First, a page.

“Few people go to New Orleans because it’s a ‘normal’ city – or a ‘perfect’ or ‘safe’ one. They go because it’s crazy, borderline dysfunctional, permissive, shabby, alcoholic, and bat shit crazy – and because it looks like nowhere else.” – Anthony Bourdain
I mean, we admire the late Anthony Bourdain, but what would we make of his comments after we’d been to New Orleans for the first time? In truth, we were looking for Bourdain Nawlins clips once we got back and only stumbled upon this quote after the holiday!
Anyway, here is my journal on the last five days including my birthday on Wednesday…
Marie drove us to her family’s house in Queens on the Monday morning, Valentines Day, where we could say a quick hi and leave the car for a few days whilst we got taxis to and from La Guardia Airport. The plane was not too small, but nevertheless cramped and the Boston-based crew quite indifferent really. It got us there, and we had a Cadbury’s crème egg on the plane.
We were staying at a new Kimpton Hotel in the Central Business District (CBD) of New Orleans, and it didn’t disappoint at all! Clarissa on the Front Desk was very friendly, and the hotel looked very impressive with an ornately decorated lounge bar (that we actually never got around to going to!). Marie had tipped off the hotel that it was my “big” birthday, and they had left a bottle of cava on ice and some Kingcake cookies in the room, all complimentary!
We were up on the 18th floor, with a dizzying view.
Off out next to explore the French Quarter area about ten minutes walk. We took photos of Jackson Square. France had controlled the city since 1699, but it acquired the territory in 1803 at the Jackson Square (park) site. We had no idea that the name Louisiana comes from King Louis!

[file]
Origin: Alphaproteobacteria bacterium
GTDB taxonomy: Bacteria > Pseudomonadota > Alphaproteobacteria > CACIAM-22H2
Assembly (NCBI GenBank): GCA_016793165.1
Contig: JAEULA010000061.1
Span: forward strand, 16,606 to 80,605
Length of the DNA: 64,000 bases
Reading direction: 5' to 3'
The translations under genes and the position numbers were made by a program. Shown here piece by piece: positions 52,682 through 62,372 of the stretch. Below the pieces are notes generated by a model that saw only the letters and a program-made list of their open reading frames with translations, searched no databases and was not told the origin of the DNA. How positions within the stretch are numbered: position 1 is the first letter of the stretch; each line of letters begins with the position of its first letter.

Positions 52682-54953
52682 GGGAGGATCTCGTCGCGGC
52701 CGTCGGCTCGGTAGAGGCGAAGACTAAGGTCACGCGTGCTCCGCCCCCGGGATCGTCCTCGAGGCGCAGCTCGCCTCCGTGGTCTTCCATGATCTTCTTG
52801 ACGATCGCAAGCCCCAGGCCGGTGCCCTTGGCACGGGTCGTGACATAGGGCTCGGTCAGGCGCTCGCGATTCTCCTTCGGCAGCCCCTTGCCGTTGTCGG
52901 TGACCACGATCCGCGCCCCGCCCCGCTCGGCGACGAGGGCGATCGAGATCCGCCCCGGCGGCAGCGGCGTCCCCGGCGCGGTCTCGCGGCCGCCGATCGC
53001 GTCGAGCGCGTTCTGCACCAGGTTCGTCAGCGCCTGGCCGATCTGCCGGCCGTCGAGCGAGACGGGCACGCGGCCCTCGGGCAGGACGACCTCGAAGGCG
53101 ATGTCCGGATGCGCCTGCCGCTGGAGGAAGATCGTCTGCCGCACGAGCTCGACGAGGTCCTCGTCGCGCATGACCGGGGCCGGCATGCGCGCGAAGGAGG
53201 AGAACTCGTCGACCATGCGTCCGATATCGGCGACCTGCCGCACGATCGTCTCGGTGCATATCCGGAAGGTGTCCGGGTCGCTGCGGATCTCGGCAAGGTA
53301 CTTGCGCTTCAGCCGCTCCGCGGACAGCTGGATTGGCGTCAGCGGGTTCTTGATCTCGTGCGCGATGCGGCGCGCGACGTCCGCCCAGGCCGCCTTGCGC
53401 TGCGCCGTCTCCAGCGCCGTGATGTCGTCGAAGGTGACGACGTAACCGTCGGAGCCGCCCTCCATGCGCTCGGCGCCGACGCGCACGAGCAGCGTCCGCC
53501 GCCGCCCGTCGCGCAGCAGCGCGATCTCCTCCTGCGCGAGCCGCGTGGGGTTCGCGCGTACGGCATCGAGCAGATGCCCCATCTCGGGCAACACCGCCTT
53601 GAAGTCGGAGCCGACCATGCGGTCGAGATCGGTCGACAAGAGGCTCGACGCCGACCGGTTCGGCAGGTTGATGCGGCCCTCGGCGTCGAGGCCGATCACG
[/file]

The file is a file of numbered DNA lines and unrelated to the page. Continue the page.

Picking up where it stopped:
Nearby is one of the celebrated eating landmarks: Cafe Du Monde. I was surprised that it was so basic. A French Market coffee and beignet kitchen serving a large space. A beignet is, as most know, a deep-fried doughnut covered in mounds of powdered (that’s “caster” in the UK) sugar. It’s been going since 1862, and is open 7 days a week, 24 hours a day! Mind you, if you have a bug phobia I can only imagine what it’s like in August because there’s powdered sugar everywhere and now look at the soles of your shoes! Delicious though, and we’d be back for more.
Both of us imagined the French Quarter would be much cleaner and smarter. Bourbon Street in particular is a bit of a shock if you go with those notions (it looks better at night with the daylight turned off!). It’s bordering on tacky-touristy, and you wonder what’s in those puddles you accidentally step in. Contradicting that, though, there are some very fancy, iconic and historic restaurants and hotels on Bourbon or off it. We preferred to be off it really.
By the way, the French chose Bourbon Street as a centre of importance because the land was higher up and safer from flooding.
Marie and I had a plan for most of the following five days. Her family, when her grandmother was a child, started Broussard’s restaurant and bar and also ran the Monteleone Hotel, restaurant and bar in I believe the 1920s and 30s. We came across the latter, and asked the doorman about how to get in and whether we might even gets seats at the famous “Carousel Bar”, where the stools slowly rotate around the bar. Both Broussards and Monteleone are quite “high end”. At first we were happy to get seats in the lounge, but then a young couple kindly pointed out to us that a couple had just got up at the Carousel, and we jumped in!
It made a for a wonderful couple of hours, as we made our $18 cocktails last as long as we could, along with small plates of oysters Rockefeller (three oysters between us) and a cup of tasty gumbo.
The bar staff literally have to jump over the bar – about four feet high – when they need to get out! And they very nicely ask you to move aside.